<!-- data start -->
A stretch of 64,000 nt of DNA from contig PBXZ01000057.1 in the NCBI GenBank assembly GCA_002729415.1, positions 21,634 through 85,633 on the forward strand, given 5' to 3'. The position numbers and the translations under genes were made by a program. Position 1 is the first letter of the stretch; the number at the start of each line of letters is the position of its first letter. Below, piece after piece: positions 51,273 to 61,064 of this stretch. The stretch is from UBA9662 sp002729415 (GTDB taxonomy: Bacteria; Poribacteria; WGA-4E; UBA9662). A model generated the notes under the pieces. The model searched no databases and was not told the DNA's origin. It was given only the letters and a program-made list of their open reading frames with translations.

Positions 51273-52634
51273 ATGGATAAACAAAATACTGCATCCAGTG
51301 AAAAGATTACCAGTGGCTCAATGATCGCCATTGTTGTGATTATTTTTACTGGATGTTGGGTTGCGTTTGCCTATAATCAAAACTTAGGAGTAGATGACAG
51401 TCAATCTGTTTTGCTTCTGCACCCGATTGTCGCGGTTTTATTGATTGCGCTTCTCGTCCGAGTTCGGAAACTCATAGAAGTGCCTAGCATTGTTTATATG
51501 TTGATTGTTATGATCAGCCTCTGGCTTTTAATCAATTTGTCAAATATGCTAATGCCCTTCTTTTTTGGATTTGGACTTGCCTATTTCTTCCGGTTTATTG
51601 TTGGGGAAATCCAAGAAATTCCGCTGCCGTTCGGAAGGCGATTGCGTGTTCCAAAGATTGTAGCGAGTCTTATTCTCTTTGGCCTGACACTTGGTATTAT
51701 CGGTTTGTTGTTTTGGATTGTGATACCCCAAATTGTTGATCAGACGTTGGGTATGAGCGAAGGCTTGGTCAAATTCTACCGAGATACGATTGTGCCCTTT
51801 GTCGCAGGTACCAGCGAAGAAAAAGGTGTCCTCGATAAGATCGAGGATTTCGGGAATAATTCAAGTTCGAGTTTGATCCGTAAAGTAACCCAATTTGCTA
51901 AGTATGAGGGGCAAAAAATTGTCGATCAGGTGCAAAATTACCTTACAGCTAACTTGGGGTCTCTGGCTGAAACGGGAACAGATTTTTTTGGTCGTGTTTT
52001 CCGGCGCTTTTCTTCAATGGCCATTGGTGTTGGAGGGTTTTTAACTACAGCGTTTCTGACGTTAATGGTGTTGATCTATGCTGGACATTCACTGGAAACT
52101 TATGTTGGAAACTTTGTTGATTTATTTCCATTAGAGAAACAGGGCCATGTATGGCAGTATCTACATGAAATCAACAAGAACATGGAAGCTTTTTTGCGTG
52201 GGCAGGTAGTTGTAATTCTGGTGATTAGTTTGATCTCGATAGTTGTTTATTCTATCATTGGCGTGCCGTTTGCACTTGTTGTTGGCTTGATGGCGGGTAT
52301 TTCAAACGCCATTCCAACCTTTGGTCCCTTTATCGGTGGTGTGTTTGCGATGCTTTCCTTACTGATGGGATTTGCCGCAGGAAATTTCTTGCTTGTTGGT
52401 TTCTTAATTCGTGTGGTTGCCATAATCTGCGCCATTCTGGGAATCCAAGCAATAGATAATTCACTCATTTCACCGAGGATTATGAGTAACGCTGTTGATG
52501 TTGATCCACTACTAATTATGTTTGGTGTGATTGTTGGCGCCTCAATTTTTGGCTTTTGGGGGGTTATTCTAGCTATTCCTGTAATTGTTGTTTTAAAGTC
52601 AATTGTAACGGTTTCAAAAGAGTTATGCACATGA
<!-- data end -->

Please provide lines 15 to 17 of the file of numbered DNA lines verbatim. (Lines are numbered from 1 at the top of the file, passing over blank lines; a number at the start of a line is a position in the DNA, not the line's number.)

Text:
52401 TTCTTAATTCGTGTGGTTGCCATAATCTGCGCCATTCTGGGAATCCAAGCAATAGATAATTCACTCATTTCACCGAGGATTATGAGTAACGCTGTTGATG
52501 TTGATCCACTACTAATTATGTTTGGTGTGATTGTTGGCGCCTCAATTTTTGGCTTTTGGGGGGTTATTCTAGCTATTCCTGTAATTGTTGTTTTAAAGTC
52601 AATTGTAACGGTTTCAAAAGAGTTATGCACATGA